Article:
Under 18-8-103 CRS, Colorado law defines the crime of resisting arrest as using threats, force or violence to prevent or attempt to prevent a peace officer from arresting you or another person. This is a Class 2 misdemeanor with a maximum sentence of up to 12 months in jail and a fine of up to $1000.00.
18-8-103 (1) CRS states that:
A person commits resisting arrest if he knowingly prevents or attempts to prevent a peace officer, acting under color of his official authority, from effecting an arrest of the actor or another, by:
- (a) Using or threatening to use physical force or violence against the peace officer or another; or
- (b) Using any other means which creates a substantial risk of causing bodily injury to the peace officer or another.
A “peace officer” means a peace officer in uniform or, if out of uniform, one who has identified himself by exhibiting his credentials as such peace officer to the person whose arrest is attempted.
A peace officer acts “under color of his official authority” when, in the regular course of assigned duties, he is called upon to make, and does make, a judgment in good faith based upon surrounding facts and circumstances that an arrest should be made by him.
What if the arrest was unlawful?
It is not a defense that the arrest you were resisting was unlawful.1 If you are placed under unlawful arrest, you must cooperate with the police and object later. The only times you may legally resist arrest are when:
- The officer is not engaged in his official capacity (for instance, if he is off-duty and working as a private security guard) and a private person would have no authority to arrest you;2
- You are acting in self-defense or defense of another; or
- The officer is using excessive force.3
Colorado penalties for unlawfully resisting arrest
Resisting arrest is a Colorado class 2 misdemeanor. In addition to punishment for any underlying crime, consequences of resisting arrest can include:
- 3-12 months in jail, and/or
- A fine of $250-$1,000.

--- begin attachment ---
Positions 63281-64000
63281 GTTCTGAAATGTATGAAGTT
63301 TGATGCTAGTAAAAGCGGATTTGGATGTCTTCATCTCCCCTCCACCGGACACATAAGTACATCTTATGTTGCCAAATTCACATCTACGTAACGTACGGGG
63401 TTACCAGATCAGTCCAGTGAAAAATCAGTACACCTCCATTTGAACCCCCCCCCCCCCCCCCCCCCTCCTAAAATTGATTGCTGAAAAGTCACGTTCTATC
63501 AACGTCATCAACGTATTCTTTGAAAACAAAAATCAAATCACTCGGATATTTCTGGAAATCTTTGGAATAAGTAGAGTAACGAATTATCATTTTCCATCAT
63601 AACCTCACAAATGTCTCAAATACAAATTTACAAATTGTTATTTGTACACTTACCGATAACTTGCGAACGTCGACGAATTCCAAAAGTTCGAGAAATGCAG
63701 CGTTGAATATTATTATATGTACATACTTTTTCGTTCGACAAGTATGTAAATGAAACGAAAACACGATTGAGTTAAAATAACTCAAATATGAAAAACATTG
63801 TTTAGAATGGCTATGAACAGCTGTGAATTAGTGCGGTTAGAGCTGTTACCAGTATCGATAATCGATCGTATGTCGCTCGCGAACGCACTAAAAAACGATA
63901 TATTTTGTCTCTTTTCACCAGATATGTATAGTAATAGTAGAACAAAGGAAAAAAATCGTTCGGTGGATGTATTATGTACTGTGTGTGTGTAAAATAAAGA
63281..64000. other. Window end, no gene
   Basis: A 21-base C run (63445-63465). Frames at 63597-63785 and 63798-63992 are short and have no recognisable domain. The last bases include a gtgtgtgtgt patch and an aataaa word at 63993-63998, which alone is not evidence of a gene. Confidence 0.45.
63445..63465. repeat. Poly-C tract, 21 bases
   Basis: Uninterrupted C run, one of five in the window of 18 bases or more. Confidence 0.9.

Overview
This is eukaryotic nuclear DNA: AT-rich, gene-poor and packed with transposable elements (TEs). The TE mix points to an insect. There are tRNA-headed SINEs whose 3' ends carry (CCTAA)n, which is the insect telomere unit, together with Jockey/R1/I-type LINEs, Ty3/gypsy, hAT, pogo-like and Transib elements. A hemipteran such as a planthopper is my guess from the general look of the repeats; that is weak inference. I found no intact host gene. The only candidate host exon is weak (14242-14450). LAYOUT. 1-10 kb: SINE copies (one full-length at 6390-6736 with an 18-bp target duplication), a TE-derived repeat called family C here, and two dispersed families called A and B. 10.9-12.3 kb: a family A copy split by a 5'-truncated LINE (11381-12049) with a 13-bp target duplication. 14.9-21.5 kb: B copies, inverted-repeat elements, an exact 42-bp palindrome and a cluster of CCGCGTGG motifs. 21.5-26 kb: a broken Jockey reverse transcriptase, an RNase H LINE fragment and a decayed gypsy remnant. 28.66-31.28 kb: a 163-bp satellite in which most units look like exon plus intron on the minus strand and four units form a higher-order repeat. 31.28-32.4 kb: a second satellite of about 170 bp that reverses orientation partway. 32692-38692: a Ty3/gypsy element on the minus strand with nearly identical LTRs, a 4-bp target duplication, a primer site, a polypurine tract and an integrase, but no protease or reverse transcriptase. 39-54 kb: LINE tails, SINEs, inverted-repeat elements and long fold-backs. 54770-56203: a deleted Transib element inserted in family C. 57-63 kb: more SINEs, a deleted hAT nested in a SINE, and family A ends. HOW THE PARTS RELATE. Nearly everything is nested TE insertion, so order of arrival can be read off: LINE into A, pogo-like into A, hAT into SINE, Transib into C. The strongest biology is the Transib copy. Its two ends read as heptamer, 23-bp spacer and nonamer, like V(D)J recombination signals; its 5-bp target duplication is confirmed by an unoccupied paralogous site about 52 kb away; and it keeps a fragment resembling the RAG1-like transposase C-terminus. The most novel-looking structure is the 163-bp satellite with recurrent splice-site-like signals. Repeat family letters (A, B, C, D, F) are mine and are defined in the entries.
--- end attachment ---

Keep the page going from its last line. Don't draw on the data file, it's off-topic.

Call us for help…
If you or someone you know is facing punishment for resisting arrest, we invite you to contact our Denver Colorado criminal defense lawyers for a free consultation.
Our Colorado criminal lawyers know that anything can happen during an encounter with the police. And the police will not always accurately report how an encounter went down.
That’s why we use every possible means to discover what really happened during an arrest or an attempted arrest. We’ll interview witnesses and, if necessary, use investigators and experts to show that the police, not you, acted improperly.
We can be reached through the confidential form on this page, or by phone at our conveniently located Denver home office.
Your information will be held in the strictest confidence and one of our experienced Colorado defense lawyers will get back to you promptly to begin helping you plan your best defense to your Colorado resisting arrest or resisting a peace officer charges.
Our home office is located at:
Colorado Legal Defense Group
4047 Tejon Street
Denver, CO 80211
In California? Read our article about Resisting Arrest Laws (PC 148).
In Nevada? Read our article about Resisting Arrest Laws (NRS 199.280).
- People v. Hess, 1984, 687 P.2d 443.
- People in Interest of J.J.C., App.1992, 835 P.2d 553, certiorari granted, affirmed 854 P.2d 801.
- McDaniel v. People, 1972, 499 P.2d 613, 179 Colo. 153, certiorari denied 93 S.Ct. 558, 409 U.S. 1060, 34 L.Ed.2d 512; People v. Fuller, App.1987, 756 P.2d 390, affirmed in part, reversed in part 781 P.2d 647.